The wait time was five hours in the ER and still, I didn't think about home. I instead focused on how not to tell my family this had happened, only seven days in.

Then while home for Christmas, I slipped in our kitchen and fractured my shoulder requiring another 10 weeks at home. Of course, all I focused on then was getting back to London. The tears more for that rather than the fact that, in the beginning, I couldn't sip a drink without a straw.

Finally, in early March, I made it! Back in London, back to my adored little flat. I got into a routine and five days in, I was thrilled. News of the coronavirus had gained traction but I had spoken about it at length with my parents: no matter what, I was staying put.

I can't remember when exactly I felt homesick. Ten days there and hearing nothing about how airports might close for months, waking up alone in a quiet flat, dreaming of the virus, of an indefinite time in one place alone, maybe that was it.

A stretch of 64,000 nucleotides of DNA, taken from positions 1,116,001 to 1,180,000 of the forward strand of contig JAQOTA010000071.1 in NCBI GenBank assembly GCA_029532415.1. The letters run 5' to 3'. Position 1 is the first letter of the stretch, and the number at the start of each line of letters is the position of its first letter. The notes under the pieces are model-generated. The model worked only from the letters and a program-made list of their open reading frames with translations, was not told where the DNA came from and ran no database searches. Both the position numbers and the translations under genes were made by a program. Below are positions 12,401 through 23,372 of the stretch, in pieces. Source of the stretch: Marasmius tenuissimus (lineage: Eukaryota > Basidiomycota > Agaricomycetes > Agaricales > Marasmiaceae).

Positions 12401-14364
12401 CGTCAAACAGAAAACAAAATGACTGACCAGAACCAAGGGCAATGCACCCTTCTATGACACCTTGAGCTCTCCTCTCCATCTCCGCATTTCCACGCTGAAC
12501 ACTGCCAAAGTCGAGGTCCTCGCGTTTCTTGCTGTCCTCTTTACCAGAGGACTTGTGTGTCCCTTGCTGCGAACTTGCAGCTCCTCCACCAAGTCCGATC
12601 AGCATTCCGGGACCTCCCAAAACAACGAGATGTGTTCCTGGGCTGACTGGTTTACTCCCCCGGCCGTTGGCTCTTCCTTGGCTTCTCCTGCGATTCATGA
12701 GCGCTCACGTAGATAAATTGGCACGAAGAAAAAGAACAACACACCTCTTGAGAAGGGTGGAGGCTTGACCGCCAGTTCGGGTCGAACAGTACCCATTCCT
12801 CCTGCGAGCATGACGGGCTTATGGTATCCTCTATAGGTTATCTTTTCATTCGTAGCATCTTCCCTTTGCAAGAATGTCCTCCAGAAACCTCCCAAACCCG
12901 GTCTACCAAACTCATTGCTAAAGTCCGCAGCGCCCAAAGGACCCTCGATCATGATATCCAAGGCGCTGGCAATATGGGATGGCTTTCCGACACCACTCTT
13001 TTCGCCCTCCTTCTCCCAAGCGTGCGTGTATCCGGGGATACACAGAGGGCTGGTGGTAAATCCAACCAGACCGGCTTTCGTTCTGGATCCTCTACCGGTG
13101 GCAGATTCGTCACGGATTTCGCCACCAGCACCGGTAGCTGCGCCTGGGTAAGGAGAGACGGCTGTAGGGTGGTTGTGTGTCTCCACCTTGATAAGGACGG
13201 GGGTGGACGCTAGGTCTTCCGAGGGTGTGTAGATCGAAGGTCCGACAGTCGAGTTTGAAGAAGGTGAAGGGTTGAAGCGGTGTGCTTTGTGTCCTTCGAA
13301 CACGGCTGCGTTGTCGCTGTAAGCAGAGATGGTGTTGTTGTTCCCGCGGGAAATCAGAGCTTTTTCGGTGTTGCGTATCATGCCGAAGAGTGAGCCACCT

Homesickness is funny like that. It creeps in when you least expect it and fills every thought in your head. 

Bad timing

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It was when Boris announced 12-week isolation for at-risk groups (me) that I felt my sense of unease grow. My days were filled with an internal call-and-response; I couldn't think about anything else. Should I stay or leave? Part of me hated that I felt I should go. Was I just running away? Shouldn't I stick it out? I spent my days in self-isolation, barely seeing a soul. Add to the fact that the UK was so slow to act, so relaxed in their messaging. Wash your hands, they said, while countries around the world prepared for a lockdown.